Conservation Minister Nick Smith recently confirmed Battle for our Birds operations would be carried out in 29 forests throughout the country this year, covering 700,000 ha by November. Another 14 forests covering 200,000 ha were on “close watch”.

ends

© Scoop Media

 
 
 
 
 
Parliament Headlines | Politics Headlines | Regional Headlines

 

Parliament Today:

Werewolf: The Defence Pretence

Last year, the world began spending more money on weapons again, for the first time since 2011... New Zealand belongs to a region – Asia and Oceania – where military spending rose sharply in 2015, by 5.4 per cent. More>>

ALSO:

Gordon Campbell: On Not Crying Foul, Argentina

So a couple of guys found to be criminally liable of environmental pollution in Argentina lodge an application with the Overseas Investment Office… in order to buy some prime New Zealand rural land. Seems that their factory back home had carelessly and/or intentionally discharged toxic waste into the Lujan river. Bummer... More>>

ALSO:

Urban & Rural: $303m To Merge And Modernise New Zealand’s Fire Services

Internal Affairs Minister Peter Dunne today announced funding of $303 million over five years to combine urban and rural fire services into one organisation from mid-2017. More>>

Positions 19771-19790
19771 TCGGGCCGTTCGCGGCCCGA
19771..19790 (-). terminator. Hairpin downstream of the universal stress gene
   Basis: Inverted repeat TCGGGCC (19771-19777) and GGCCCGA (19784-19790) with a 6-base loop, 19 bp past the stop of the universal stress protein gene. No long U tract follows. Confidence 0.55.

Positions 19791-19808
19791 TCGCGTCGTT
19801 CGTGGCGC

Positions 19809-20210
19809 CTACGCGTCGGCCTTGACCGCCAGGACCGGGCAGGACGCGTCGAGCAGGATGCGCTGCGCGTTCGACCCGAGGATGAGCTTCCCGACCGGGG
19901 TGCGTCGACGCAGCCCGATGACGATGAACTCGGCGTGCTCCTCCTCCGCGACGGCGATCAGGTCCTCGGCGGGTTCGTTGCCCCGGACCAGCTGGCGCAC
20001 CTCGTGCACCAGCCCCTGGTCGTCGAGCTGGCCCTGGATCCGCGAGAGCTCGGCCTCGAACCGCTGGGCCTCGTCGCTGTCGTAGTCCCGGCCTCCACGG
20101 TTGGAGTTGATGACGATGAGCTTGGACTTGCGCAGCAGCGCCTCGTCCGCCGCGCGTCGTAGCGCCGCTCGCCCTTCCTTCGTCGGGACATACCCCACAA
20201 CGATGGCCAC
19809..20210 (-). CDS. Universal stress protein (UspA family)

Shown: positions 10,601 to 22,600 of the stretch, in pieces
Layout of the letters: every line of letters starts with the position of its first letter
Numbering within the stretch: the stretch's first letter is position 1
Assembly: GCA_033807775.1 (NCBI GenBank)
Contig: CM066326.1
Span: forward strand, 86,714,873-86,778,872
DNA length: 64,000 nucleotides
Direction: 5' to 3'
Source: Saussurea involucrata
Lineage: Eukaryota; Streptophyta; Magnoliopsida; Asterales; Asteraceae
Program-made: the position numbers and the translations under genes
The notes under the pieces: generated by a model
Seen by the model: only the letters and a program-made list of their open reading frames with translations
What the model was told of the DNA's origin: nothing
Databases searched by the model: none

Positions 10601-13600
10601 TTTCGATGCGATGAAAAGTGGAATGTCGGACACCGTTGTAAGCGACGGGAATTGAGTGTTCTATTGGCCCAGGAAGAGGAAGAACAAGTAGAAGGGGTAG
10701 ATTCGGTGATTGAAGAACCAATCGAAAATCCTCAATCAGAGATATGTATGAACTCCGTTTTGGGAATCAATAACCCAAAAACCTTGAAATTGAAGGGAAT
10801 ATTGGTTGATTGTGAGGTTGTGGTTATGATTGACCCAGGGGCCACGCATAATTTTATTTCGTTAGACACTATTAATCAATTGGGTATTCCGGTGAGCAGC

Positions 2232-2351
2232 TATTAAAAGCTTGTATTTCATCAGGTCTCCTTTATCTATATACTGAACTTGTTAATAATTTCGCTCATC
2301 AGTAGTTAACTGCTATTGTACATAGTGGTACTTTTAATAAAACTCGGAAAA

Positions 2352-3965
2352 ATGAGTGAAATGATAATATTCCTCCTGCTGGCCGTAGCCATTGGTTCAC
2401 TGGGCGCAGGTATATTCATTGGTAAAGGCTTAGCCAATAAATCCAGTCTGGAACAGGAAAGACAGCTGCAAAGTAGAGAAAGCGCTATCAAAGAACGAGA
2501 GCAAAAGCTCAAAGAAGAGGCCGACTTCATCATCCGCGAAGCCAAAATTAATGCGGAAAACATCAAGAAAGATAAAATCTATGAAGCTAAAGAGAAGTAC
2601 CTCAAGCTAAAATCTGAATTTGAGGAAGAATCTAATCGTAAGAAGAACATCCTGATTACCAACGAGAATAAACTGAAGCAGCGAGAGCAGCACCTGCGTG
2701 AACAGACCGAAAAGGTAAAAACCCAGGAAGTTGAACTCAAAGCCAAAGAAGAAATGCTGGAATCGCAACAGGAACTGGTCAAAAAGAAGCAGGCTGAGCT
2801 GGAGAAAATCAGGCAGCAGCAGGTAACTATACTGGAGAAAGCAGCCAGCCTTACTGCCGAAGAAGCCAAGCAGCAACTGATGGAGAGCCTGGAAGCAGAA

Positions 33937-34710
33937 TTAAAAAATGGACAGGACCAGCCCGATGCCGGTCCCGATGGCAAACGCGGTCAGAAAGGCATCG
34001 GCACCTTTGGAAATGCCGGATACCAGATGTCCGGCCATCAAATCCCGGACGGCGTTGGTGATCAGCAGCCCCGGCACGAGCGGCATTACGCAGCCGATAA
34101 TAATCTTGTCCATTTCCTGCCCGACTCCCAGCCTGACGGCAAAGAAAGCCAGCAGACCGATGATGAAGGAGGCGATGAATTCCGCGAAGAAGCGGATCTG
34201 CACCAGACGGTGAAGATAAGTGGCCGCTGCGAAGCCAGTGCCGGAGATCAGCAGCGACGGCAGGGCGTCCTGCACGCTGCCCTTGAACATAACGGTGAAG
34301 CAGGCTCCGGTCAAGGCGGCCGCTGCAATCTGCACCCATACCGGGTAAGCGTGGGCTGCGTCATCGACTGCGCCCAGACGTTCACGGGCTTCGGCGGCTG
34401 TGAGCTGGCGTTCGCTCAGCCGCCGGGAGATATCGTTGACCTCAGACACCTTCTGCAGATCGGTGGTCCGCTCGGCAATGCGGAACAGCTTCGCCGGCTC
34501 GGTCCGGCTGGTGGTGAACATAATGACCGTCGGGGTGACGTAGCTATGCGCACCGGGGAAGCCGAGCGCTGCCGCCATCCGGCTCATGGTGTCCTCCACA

ALSO:

High Trust Regime: What Did The PM Tell His Lawyer About Foreign Trusts?

The Government stopped the IRD from reviewing New Zealand foreign trusts shortly after the Prime Minister’s lawyer wrote to the Revenue Minister claiming John Key had promised him the regime would not be changed. More>>

ALSO:

Road Crime: Wicked Campers Vans Classified As Objectionable

The definition of publication includes any "thing that has printed or impressed upon it, or otherwise shown upon it, 1 or more (or a combination of 1 or more) images, representations, signs, statements, or words", The Classification Office has previously classified such 'things' as billboards, t-shirts, and even a drink can. This is the first time the Classification Office has classified a vehicle. More>>

ALSO:

'When New' Repairs: Landmark EQC Settlement

The Earthquake Commission has cut a deal with 98 Canterbury homeowners that affirms the government entity's responsibility to repair earthquake-damaged property to a 'when new' state, as well as covering repairs for undamaged parts of a property and clarifying its position on cash settlement calculations. More>>

ALSO:

Gordon Campbell: On Kiwirail’s Latest Stint In The Dogbox

The denigration of Kiwirail continues. The latest review (based on a 2014 assessment) of the options facing the company have enabled Kiwirail to be hung out to dry once again as a liability and burden on the taxpayer. More>>

ALSO:

Royal Society Report: Good Opportunities To Act Now On Climate Change

There are many actions New Zealand can and should take now to reduce the threat of climate change and transition to a low-carbon economy, a report released today by the Royal Society of New Zealand finds... More>>

ALSO:

Get More From Scoop

 

LATEST HEADLINES

 
 
 
 
 
 
 
 
 
Regional
Search Scoop  
 
 
Powered by Vodafone
NZ independent news